• Length of service of more than 15 years: 8 weeks notice required

3.13 Lay-Off/Short-Time

While it is The Company’s intention to provide continuity of employment, there may be circumstances outside The Company’s control which may necessitate lay-off, short-time or reduced working hours. Should the need arise to lay off employees or put them on short-time or reduced working hours, The Company will give as much notice as is reasonable in the circumstances. Employees will only be paid for actual hours worked during such periods.

3.14 Exit Interviews

At the end of your employment, an exit interview may be conducted with you. The purpose is not only to handle organisational details, but also to find out why an employee is leaving and what The Company might do to improve the working environment for the future.

3.15 Company Telephones

The Company’s telephones are intended for the use of serving our customers and in conducting The Company’s business.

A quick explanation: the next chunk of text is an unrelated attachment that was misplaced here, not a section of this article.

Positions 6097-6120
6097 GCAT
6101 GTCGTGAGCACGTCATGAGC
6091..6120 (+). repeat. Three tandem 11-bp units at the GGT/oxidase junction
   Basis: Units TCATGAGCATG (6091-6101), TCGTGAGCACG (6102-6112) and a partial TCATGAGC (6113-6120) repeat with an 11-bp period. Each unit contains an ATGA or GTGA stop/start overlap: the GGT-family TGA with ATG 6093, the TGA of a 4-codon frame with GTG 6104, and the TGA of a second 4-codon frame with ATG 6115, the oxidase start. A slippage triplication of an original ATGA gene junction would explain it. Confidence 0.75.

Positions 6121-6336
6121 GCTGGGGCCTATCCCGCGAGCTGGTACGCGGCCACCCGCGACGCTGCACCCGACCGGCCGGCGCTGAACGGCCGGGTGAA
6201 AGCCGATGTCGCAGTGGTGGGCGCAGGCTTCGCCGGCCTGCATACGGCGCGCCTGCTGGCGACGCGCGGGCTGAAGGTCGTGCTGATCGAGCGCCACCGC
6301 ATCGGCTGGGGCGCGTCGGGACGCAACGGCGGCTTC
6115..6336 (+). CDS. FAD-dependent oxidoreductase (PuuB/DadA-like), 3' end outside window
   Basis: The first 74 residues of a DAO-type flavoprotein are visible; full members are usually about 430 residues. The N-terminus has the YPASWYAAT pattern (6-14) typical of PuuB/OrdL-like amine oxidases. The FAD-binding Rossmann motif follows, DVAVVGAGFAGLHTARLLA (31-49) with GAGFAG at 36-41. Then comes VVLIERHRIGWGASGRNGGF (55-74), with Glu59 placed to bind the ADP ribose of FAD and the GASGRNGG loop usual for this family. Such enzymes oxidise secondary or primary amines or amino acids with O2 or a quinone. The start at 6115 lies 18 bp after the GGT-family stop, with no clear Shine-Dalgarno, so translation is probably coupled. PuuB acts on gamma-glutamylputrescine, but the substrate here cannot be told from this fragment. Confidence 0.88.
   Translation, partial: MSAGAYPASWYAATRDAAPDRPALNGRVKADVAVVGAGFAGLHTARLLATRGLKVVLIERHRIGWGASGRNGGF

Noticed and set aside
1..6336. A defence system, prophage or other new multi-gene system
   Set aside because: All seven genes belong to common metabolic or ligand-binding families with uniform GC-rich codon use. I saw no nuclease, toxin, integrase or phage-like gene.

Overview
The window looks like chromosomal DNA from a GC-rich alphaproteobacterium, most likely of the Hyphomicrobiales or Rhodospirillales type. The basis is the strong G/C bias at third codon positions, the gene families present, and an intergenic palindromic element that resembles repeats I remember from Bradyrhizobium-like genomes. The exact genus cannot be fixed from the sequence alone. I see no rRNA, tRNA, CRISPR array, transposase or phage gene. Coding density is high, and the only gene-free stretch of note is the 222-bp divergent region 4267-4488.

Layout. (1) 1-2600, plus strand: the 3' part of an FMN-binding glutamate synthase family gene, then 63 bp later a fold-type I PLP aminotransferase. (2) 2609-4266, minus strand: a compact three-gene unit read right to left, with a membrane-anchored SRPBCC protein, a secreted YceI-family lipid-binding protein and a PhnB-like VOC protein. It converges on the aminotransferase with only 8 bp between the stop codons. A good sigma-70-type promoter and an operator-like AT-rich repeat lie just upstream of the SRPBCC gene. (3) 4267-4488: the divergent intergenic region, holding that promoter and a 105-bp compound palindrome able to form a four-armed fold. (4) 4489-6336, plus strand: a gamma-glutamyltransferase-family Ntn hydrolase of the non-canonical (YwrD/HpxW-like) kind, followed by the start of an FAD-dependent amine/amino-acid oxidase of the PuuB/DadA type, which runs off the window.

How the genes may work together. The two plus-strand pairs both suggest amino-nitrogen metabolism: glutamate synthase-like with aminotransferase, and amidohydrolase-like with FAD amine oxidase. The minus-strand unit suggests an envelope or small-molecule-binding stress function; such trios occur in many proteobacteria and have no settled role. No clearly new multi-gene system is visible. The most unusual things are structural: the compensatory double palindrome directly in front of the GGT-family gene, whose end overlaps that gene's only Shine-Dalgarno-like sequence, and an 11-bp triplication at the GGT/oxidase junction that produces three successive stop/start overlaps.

Personal usage during business hours is discouraged except for emergencies. All personal telephone calls should be kept brief to avoid congestion on the telephone line. To respect the rights of all employees and avoid miscommunication in the office, employees should inform family members and friends to limit personal telephone calls during working hours. If an employee is found to be deviating from this policy, he/she may be subject to disciplinary action.

3.16 Application Information

The Company relies upon the accuracy of information contained in the employment application and the accuracy of other data presented throughout the hiring process and employment. Any misrepresentations, falsifications, or material omissions in any of this information or data may result in exclusion of the individual from further consideration for employment or, if the person has been hired, termination of employment.

4 Leave and Benefits

4.1 Annual Leave

Annual leave will be as per The Organisation of Working Time Act 1997. Holidays must be taken in the leave year in which they are due. At management’s discretion, an employee may be allowed to carry over days into the following leave year.

Under The Organisation of Working Time Act, annual leave is currently earned in one of the following ways:

(a) 117 hours per month = one and two-third working days per month;

(b) 1,365 hours during a leave year = four working weeks leave; or (where neither of the above applies)